Published on September 27th, 2022 | by Ali Dino0
How Does Magnetism Affect A Watch?
Does your watch gain or lose time without any reason; If yes, it’s time to figure out the hidden enemy. Who is? None other than magnetism. People with quartz or digital watches are safe from its effects, but when we talk about mechanical watches, then you are not on the safe side.
But it doesn’t mean putting your quartz watch in the magnetic field because they are also affected by it. After all, their steel hands are sensitive to magnets. However, knowing how magnetism affects a watch is exciting, so let’s discuss it in detail.
How Do You Know That Your Watch Is Magnetized?
Finding if your watch is magnetized or not is easy; the time on your timepiece shows its effect. Magnetism affects time in two ways: it makes the second-hand move faster or, in another case, slower.
People do tests to check whether the change in time is due to magnetization. You can also do this test at your home on your own. Just put your watch in a position where it faces a compass; if the needle starts moving and begins to point in the direction of your watch, it shows your watch is magnetized.
There is another way, but it needs a professional approach; otherwise, you will lose your favorite watch. So, a watchmaker would be the ideal person to handle this work; take your timepiece to him. To perform the test, he will first remove the rear of the case, and then, while holding the compass over the balancing spring or wheels, he will look for signs of magnetism.
What Causes Magnetism In Watch?
This point is crucial to understand because there are so many things around you that can cause magnetism, and if you can’t pay attention to it, you will not find out how your watch behaves after magnetism.
The cause of the magnetization of the watch is the magnetic field that comes into contact with your watch. Around us, many things contain electronic charges, and whether it be a slight or medium charge, all affect the mechanical Tonneau watches. For example, TV, hairdryers, phones, iPad, etc. have a small magnetic field, but the digital alarm clock has a medium one, and your watch may pick the charge while placed in front of it, and you will see that your watch moves a few seconds fast overnight.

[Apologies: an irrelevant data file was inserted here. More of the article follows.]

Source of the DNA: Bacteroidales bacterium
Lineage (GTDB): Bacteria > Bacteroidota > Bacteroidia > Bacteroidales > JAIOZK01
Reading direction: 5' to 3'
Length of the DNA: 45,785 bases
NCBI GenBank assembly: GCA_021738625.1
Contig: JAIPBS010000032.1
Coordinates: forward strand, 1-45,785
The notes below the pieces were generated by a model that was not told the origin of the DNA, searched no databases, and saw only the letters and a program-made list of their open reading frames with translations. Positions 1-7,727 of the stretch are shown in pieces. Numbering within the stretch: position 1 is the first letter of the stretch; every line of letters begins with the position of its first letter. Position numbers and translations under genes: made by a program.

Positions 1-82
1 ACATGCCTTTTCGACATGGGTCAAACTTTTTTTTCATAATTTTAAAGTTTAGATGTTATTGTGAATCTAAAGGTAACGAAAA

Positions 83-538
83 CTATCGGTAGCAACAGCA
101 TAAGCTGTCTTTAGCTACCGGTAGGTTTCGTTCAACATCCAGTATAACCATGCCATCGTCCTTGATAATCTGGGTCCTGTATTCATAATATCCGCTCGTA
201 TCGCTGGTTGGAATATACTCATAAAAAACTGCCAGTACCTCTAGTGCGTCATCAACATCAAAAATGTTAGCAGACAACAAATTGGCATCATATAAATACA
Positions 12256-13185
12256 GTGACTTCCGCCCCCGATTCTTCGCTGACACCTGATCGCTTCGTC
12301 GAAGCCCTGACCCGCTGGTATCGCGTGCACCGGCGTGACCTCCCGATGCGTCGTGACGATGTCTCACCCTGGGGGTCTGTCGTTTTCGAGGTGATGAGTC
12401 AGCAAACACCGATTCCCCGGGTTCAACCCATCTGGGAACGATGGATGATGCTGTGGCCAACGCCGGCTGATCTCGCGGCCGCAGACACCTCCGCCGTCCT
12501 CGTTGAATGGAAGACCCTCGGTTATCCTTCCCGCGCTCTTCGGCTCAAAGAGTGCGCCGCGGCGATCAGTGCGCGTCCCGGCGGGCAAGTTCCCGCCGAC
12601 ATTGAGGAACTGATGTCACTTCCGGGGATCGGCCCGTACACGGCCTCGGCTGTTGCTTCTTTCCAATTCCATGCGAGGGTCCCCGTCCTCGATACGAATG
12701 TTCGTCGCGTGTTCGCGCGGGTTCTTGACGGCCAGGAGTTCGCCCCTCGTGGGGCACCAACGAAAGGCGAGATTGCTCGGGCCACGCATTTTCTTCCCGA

But where the eclectic charge is at a high value, like near microwaves, large stereos, MRI scanners, and X-rays, mechanical watches are affected most in these areas. So, while working near such machines, you must demagnetize your watch daily.
How Does Magnetism Affect A Watch?
Mechanical watches have very minute steel components, and steel is a ferromagnetic metal that attracts the magnet. Magnetism will, in the vast majority of cases, lead a watch to gain time, but it also has the ability to cause a watch to lose time or perhaps stop completely. These components will be pulled in various ways by a medium to high strength charge, which may cause the cogs to move more slowly or stop moving altogether.
A little amount of magnetism won’t hurt the components of a watch, but a strong magnetic field will impose additional strain on those components, which might possibly cause them to warp.
Hairspring, also known as balance spring, is always on the great verge of magnetic effect. It is a small coiled spring that is so delicate that a little charge can affect it. Its main function is to make a wheel pulse back and forth at 28000 beats per hour to generate energy distributed through complicated clogs and livers throughout the movement, which moves the watch hands further. If this balancing spring comes in contact with a little magnetic charge, it will get affected, and you will see a fast speed time error.
How Do You Demagnetize Your Watch?
Before you do the demagnetization, make sure that your watch is being affected by magnetism. If you do it for no reason, it will hurt the watch. You can demagnetize your watch by using a simple way at home; you can call it a time-saving, cost-effective method. Just buy a demagnetizer from the market; the one you want for the market has many options. It is a relatively little gadget, roughly a few inches, that creates an erratic magnetic field that essentially cancels out the charge stored in your device. Follow the directions in the user manual provided by the manufacturer while using it. The other way is to take your watch to a watchmaker for demagnetization.
How magnetism affects a watch is a no more hidden thing to you, and also, if your watch shows a change in time, immediately test and get a demagnetizer to remove the charge from your timepiece. Correct the time and wear it again.